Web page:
The OSHA draft provides good information on injury risk factors and job-specific workstations or areas, as well as good examples of employee involvement and successful ergonomic solutions in the field, the association commented. However, AIHA does make several recommendations intended to enhance the effectiveness of the guidelines:
AIHA encourages OSHA to add language to the guidelines to make it clear that if employers completely ignore the guidelines and have unacceptably high MSD rates, enforcement efforts can be applied under the General Duty Clause of the Occupational Health and Safety Act of 1970.
AIHA commented the guidelines should provide more extensive examples of practical ergonomics information, assessment tools and control strategies, with more specific definitions and design parameters.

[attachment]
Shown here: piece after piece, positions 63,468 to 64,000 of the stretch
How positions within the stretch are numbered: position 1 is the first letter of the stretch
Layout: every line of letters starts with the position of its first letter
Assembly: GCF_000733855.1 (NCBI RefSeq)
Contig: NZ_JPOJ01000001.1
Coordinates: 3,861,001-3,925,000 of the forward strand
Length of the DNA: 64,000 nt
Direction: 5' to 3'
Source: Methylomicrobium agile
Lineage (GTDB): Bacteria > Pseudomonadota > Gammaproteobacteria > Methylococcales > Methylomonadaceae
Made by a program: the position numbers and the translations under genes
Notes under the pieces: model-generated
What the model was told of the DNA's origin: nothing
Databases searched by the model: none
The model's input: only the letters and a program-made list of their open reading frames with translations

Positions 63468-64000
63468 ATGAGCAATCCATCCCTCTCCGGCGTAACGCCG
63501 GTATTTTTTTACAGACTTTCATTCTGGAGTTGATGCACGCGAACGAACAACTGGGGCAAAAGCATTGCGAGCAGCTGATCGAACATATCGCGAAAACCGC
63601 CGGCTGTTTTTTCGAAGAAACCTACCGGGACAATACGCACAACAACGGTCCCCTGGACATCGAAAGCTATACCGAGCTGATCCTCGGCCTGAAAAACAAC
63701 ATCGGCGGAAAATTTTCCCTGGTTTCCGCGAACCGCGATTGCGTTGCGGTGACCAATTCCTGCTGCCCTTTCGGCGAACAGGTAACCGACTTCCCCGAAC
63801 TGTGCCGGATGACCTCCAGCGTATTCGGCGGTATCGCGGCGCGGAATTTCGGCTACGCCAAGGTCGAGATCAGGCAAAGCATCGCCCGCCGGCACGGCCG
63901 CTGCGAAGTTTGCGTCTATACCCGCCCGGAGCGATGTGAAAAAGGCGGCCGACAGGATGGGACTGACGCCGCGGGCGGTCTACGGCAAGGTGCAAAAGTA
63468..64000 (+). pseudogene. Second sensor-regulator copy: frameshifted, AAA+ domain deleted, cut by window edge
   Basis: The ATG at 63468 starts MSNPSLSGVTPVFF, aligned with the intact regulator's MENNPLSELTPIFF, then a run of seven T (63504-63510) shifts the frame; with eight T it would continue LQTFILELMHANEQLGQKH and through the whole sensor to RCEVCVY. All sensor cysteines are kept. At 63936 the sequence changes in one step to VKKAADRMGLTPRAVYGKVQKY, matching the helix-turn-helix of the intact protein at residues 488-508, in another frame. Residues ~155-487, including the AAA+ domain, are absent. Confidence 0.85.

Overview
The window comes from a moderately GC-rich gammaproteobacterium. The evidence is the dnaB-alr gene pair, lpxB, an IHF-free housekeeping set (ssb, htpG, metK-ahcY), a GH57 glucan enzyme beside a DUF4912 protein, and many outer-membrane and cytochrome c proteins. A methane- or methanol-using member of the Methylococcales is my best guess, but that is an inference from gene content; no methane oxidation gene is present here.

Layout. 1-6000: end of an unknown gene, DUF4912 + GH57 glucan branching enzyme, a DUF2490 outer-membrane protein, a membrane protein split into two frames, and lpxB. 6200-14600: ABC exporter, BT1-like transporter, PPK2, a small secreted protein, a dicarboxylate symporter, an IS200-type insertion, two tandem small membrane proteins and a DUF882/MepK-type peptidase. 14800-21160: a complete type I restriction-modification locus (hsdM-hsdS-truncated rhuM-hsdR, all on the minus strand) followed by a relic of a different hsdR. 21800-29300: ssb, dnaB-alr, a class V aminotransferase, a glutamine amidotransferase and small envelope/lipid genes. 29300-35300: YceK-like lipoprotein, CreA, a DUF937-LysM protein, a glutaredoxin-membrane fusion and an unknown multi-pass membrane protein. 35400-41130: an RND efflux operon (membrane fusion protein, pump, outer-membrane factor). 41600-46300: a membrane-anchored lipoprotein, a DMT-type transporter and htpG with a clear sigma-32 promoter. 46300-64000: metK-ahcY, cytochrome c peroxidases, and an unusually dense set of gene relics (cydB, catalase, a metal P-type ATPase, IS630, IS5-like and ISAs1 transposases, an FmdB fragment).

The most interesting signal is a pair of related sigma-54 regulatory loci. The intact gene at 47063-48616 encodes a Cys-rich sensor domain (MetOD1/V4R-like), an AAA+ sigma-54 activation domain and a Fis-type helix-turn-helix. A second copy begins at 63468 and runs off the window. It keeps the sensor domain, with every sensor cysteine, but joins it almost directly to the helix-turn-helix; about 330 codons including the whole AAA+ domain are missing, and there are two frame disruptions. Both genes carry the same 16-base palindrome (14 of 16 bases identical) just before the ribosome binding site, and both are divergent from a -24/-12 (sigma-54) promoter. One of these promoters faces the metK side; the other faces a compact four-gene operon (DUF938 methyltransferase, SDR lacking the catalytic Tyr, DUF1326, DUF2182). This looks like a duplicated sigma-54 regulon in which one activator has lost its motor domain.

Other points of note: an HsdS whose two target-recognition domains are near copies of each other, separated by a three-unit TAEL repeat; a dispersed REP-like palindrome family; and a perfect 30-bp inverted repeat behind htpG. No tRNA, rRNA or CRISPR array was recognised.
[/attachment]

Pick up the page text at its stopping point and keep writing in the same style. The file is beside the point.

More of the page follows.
AIHA suggests providing more details of effective ergonomics programs not to imply that all ergonomics programs must be set up in the same way, but instead to show employers a variety of methods or tools to establish an effective ergonomics program. Employers could review this information and decide what types of processes or programs, if any, would work at their facilities.
Risks specific to deli and dairy departments, present at many retail grocery stores, llare not included in the guidelines. These areas have unique concerns and should be addressed.
The guidelines' recommended postures and work zones are only as good as the design of each job and work area. AIHA encourages OSHA to organize these guidelines around the traditional hierarchy of controls, which emphasizes engineering controls over worker training.